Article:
Member Spotlight: Gale Zucker

Gale Zucker 

Gale Zucker Photography

First off, tell us about yourself: where do you live, and what type of photography do you do?

I’m a commercial and editorial photographer. I photograph people on location in a storytelling style, with a specialty of handmade, knitting and the yarn industries. I create images with connection and am committed to representation of diverse existence. My home base is in Branford, CT in the Short Beach neighborhood. 

How long have you been in business?

When I was 26 I started freelancing full time.  My business plan: say yes to everything. I’m not kidding, that was it. I had NO IDEA there was such a thing as being a photo assistant….so I plunged in.

What inspired you to become a photographer?

I’d graduated from the University of Minnesota with a Photojournalism degree, pairing my love of photography with storytelling.  My passion was advocacy projects, creating visually artful narratives to effect change.  I had zero zippo education about running a business.

What happened next?

I really did say yes to everything. I shot a lot of jobs I’d describe as  “I Paid My Dues.”.  By 27 I was a stringer for The New York Times, covering Connecticut and beyond.  Shooting for The NY Times week after week was an amazing experience in visual and technical problem solving on the fly.  It was also a great door opener. One thing led to another, acquiring lighting skills along the way. 

I evolved into photographing for magazines (everything from TV Guide , Smithsonian and Forbes, to airline magazines), and then corporate, educational and nonprofit work. I gained a reputation for being able to take an assignment and run with it alone, especially with quirky and sensitive subjects. I became interested in longer term projects and photographing books.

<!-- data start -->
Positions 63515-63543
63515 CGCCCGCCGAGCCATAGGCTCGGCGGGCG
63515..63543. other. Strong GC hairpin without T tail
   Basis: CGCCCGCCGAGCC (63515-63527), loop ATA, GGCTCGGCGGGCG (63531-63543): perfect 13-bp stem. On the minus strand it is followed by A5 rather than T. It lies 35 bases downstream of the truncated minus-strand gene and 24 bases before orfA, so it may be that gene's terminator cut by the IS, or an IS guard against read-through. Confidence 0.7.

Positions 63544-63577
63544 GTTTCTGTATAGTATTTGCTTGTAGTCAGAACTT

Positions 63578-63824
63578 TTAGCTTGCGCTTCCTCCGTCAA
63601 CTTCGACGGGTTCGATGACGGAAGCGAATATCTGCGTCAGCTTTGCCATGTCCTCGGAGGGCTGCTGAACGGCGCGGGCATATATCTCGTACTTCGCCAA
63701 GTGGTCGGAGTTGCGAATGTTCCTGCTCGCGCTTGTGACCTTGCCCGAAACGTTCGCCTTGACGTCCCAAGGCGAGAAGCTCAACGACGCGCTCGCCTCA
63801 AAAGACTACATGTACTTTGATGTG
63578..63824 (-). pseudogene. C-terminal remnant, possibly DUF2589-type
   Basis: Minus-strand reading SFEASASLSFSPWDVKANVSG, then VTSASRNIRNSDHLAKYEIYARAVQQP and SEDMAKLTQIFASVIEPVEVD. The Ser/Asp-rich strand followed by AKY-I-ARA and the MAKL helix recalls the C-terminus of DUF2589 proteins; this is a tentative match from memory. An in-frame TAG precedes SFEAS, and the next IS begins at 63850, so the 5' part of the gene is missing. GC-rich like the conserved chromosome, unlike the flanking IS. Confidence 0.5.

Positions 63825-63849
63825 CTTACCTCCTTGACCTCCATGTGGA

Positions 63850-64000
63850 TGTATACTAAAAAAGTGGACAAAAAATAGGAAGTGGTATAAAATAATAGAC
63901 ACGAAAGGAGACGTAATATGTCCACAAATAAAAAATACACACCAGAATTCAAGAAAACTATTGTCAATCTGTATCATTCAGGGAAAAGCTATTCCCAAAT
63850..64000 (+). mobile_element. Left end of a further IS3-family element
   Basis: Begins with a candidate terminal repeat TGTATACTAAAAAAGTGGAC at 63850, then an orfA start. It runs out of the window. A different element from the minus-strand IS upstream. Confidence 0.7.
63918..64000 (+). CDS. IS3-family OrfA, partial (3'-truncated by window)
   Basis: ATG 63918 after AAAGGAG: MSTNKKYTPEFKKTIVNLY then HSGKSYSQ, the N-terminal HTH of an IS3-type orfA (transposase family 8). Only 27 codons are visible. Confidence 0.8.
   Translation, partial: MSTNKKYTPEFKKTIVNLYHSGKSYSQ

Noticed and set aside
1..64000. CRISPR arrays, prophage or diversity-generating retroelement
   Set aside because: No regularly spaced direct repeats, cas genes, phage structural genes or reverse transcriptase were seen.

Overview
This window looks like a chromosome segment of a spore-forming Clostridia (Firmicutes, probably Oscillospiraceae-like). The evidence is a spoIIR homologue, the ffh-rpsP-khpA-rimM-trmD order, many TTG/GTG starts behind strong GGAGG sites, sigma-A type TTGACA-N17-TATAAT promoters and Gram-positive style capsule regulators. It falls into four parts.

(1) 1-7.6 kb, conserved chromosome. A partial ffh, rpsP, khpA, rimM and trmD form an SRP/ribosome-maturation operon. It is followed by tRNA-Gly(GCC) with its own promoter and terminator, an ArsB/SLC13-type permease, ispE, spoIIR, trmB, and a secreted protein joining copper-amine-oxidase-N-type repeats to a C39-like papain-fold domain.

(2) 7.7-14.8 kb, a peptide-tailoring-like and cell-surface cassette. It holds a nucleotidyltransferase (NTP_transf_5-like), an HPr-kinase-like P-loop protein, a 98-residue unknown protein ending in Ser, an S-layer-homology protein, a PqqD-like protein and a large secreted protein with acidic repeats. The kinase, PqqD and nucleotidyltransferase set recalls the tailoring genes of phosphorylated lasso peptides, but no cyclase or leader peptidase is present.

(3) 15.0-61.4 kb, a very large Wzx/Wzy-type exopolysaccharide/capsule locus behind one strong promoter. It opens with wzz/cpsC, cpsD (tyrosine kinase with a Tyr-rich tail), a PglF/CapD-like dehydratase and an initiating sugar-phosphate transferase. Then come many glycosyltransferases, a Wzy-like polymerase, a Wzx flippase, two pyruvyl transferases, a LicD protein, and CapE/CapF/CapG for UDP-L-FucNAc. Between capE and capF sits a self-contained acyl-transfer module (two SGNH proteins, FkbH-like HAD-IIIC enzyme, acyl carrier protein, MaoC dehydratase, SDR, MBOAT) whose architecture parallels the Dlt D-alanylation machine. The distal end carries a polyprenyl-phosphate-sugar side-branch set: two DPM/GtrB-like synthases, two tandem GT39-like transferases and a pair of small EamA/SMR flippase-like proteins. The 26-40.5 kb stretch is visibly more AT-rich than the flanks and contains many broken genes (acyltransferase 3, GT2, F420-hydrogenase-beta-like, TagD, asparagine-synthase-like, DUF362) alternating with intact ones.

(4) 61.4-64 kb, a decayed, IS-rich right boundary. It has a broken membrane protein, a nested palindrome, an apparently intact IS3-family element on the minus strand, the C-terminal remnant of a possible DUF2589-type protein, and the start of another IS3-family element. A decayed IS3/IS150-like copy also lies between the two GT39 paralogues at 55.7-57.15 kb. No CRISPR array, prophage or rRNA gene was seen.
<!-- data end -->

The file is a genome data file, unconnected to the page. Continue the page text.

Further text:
In 2003 I photographed a book commissioned by a non-profit, looking at kids who age out of foster care across the U.S. It led to more work photographing youth at risk/in the justice system. It was rewarding and gritty and intense. I de-stressed with my lifelong favorite distraction, knitting.  It occurred to me I could combine my passion for making and hand-knitting with photography. (DUH! I don’t know why this hadn’t crossed my mind before then).

A book agent client asked me for ideas at that time.  I proposed a coffee table book profiling people who have fiber farms and ranches all over the country, raising animals for their wool.  Thrillingly, we got a good contract from Random House for it. That spun me into a career shift of photographing in the wool, yarn and handmade industry. Now about 70% of my work is lifestyle fashion photography of knitwear or handmade items, most often on location. The other 30% is corporate and non-profit. I especially enjoy photographing book projects or longer commercial campaigns and brand libraries. I still view every shoot as a storytelling opportunity, even for commercial work. I love a brand narrative. 

Along the way I discovered I like working with a crew and clients on set. It might be better self-confidence or because I’ve found truly wonderful people to team up with. 

What does your creative process look like?

I am always saving ideas and images that inspire me, from any source  – instagram, literature,  magazines, street art, gallery exhibits, and fashion. When I need to put together a treatment for a project I let all the inspo rumble around in my brain. I’m definitely not someone who sits down with paper and makes a linear outline (though I adore a good page of lists). I do my best creative processing while swimming. Everything from putting together budgets to planning a color story and lighting strategy comes together in a long swim.